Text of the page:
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Recovering a Corrupted Banshee Database

February 27th, 2011 11 comments

A couple of nights ago, I left Banshee running overnight, filling my phone with music to listen to the next day at work. Sometime during that process, the media player crashed in a big way, and my entire system ground to a halt. When I woke up the next morning, my computer was frozen solid, with no keyboard or mouse input accepted, and the system clock hadn’t advanced since 11:16pm the previous night. I did a hard reboot, hoping that all would be well when it came back up.

Boy was I wrong.

The Problem

It seems that when Banshee went down, it took my library database file with it. Now, whenever I launch the application, I get a lovely dialog box that looks something like this:


Launching the application from the command line provides more details:

jonf@THE-LINUX-EXPERIMENT: ~/.config/banshee-1$ banshee-1
[Info  11:20:32.175] Running Banshee 1.9.0: [source-tarball (linux-gnu, x86_64) @ 2010-12-09 13:07:07 EST]
[Warn  11:20:32.451] Service `Banshee.Database.BansheeDbConnection’ not started: The database disk image is malformed
database disk image is malformed
[Warn  11:20:32.453] Caught an exception – Mono.Data.Sqlite.SqliteException: The database disk image is malformed

Apparently, the SQLite database that forms the backend of Banshee is severely corrupted, and the application can’t open it for reading. Based on the command line output, I figured that Banshee uses SQLite3 for its database, and after a little bit of research, I found out that it stores the database file at ~/.config/banshee-1/banshee.db. After installing the SQLite3 package from my repositories with the command sudo apt-get install sqlite3, I was able to connect to the database without issue. A little bit of reading over at sqlite.org showed me how to do an integrity check on the database, which came back with some nasty results:

jonf@THE-LINUX-EXPERIMENT:~/.config/banshee-1$ sqlite3 -interactive banshee.db
SQLite version 3.6.22
Enter “.help” for instructions
Enter SQL statements terminated with a “;”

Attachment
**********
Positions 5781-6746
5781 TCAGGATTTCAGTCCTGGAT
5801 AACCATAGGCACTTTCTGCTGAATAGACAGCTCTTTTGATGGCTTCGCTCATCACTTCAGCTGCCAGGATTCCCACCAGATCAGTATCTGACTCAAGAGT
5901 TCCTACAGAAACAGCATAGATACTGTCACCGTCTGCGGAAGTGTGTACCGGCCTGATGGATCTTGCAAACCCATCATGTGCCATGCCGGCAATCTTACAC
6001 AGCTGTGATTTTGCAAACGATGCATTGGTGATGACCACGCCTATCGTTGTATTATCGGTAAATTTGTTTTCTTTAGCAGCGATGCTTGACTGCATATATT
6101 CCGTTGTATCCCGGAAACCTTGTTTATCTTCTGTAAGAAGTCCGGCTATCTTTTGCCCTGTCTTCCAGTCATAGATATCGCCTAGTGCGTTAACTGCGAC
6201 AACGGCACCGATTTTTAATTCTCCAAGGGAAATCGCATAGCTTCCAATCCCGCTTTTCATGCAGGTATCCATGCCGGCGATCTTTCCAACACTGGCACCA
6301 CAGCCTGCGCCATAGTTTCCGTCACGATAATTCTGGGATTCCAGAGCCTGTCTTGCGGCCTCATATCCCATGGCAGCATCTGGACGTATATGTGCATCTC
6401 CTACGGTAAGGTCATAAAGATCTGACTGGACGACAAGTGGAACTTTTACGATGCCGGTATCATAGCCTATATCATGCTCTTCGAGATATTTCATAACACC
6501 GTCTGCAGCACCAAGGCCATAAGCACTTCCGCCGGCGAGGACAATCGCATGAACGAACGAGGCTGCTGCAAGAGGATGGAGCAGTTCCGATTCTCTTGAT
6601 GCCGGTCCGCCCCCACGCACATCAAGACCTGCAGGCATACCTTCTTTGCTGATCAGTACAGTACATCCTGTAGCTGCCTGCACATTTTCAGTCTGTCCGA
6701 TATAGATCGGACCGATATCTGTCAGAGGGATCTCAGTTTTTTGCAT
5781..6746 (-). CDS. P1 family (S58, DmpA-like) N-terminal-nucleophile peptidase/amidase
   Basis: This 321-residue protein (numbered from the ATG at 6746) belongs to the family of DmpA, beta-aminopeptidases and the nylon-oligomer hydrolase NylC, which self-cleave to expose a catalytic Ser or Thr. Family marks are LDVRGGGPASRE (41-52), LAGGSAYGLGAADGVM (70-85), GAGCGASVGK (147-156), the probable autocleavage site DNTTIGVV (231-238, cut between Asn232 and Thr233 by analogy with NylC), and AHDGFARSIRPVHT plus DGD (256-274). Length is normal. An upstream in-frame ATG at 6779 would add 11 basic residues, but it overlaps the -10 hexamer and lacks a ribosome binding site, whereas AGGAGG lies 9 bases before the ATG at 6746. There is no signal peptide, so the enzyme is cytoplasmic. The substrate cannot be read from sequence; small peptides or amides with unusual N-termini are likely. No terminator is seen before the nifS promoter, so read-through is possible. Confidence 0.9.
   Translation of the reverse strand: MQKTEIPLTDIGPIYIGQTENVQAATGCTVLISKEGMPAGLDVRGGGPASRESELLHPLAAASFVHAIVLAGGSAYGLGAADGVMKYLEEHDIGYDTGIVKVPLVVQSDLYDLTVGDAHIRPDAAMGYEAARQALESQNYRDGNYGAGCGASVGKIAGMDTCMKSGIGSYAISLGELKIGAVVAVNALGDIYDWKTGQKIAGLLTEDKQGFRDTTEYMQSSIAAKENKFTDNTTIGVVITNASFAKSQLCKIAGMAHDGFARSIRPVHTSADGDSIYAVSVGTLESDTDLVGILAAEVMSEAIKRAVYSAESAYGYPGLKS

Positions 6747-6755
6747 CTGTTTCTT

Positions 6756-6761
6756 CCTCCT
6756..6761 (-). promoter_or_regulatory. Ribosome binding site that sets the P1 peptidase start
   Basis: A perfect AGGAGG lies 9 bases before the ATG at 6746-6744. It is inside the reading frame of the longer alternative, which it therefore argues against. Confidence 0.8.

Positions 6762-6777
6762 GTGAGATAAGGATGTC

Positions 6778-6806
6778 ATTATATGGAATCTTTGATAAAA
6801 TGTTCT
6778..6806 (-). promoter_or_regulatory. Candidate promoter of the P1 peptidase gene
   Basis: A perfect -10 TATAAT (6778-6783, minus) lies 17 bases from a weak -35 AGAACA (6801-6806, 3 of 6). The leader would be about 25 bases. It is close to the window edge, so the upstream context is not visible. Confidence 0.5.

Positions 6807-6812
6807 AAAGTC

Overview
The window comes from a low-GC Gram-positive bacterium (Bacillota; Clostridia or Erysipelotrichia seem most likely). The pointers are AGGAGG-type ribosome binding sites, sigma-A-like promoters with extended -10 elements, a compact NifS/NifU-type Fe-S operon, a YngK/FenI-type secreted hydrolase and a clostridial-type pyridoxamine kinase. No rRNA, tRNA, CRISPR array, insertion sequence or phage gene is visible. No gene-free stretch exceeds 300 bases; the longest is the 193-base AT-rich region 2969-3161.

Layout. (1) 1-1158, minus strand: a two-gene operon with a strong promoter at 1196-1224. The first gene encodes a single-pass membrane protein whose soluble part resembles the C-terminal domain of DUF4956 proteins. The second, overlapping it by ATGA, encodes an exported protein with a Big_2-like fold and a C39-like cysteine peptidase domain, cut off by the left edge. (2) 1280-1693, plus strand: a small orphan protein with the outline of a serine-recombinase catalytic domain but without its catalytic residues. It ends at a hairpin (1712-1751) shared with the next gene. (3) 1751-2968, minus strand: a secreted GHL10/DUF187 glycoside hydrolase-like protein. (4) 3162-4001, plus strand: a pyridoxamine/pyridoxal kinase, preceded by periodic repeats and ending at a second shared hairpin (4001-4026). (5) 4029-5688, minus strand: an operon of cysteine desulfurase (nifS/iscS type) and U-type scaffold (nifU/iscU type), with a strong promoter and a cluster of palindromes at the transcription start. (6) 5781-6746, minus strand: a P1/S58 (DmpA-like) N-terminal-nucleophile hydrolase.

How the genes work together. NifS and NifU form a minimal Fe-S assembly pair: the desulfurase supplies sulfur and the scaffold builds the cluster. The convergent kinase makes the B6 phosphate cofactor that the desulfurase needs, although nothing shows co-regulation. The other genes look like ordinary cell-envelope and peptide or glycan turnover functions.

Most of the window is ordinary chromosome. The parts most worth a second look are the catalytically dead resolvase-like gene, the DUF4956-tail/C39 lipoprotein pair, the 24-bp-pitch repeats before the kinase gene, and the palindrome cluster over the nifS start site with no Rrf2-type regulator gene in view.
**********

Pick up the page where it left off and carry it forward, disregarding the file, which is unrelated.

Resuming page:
sqlite> PRAGMA integrity_check;
*** in database main ***
Main freelist: 2291 of 2292 pages missing from overflow list starting at 18928
On tree page 28 cell 4: Child page depth differs
On tree page 28 cell 6: 2nd reference to page 15475
On tree page 28 cell 6: Child page depth differs

On tree page 16807 cell 25: Child page depth differs
On tree page 16807 cell 26: 2nd reference to page 18171
On tree page 16807 cell 26: Child page depth differs

Each line of this output refers to a broken or corrupted index, with a total of 99 errors reported. Yikes.

The Solution

Before attempting to fix the problem, I made a backup of the broken database, just in case some data could be resurrected from it. To do this, I made sure that Banshee wasn’t running, and then made a copy of the database file with the command cp ~/.config/banshee-1/banshee.db ~/.config/banshee-1/banshee.db.old.

Since the integrity check showed a number of broken or corrupted indices, I thought perhaps I would be able to recover the database by rebuilding all of its indices. A quick scan of the SQLite documentation turned up the REINDEX function. Again, I connected to the database through the command-line interpreter, and gave it a shot:

jonf@THE-LINUX-EXPERIMENT:~/.config/banshee-1$ sqlite3 -interactive banshee.db
SQLite version 3.6.22
Enter “.help” for instructions
Enter SQL statements terminated with a “;”
sqlite> REINDEX;
Error: database disk image is malformed

That clearly didn’t work.

My next thought was to drop and re-create all of the indices in the database, in hopes that I could rebuild them. I used the graphical tool sqliteman (available from your repositories with the command sudo apt-get install sqliteman) to dump the database schema out to a text file and then scrolled through the file looking for each index. I managed to drop all but four of them, but got the image malformed error whenever I tried to drop the remaining four or recreate any of the ones that were successfully dropped.

Out of ideas, I resorted to attempting to recover what data I could from the mangled file. Using sqliteman, I created a dump of my library data to go along with the schema dump that I had created earlier. The good thing about this dump is that it contains all of the data with none of the indices. Next, I opened up a terminal and navigated to the temporary directory where I had saved the database dump. Using the sqlite3 command line interpreter, I built an image of the old database from the dump:

jonf@THE-LINUX-EXPERIMENT:~/Desktop/banshee$ sqlite3 -interactive banshee.db
SQLite version 3.6.22
Enter “.help” for instructions
Enter SQL statements terminated with a “;”
sqlite> .read dump.sql

Finally, I copied the newly created database into the banshee data directory with the command cp ~/Desktop/banshee/banshee.db  ~/.config/banshee-1/banshee.db.

The next time I started the application, all of my data was restored.

Prevention

I’ve put a lot of work into collecting and maintaining all of the music in my Banshee library. In order to avoid losing all of that work, I’ve decided to write a short script that takes a backup image of the library database every so often, and puts it in a safe place on my hard drive. Once I get that put together, I’ll throw it up on here for so that everybody can use it.




On my Laptop, I am running Linux Mint 12.
On my home media server, I am running Ubuntu 12.04
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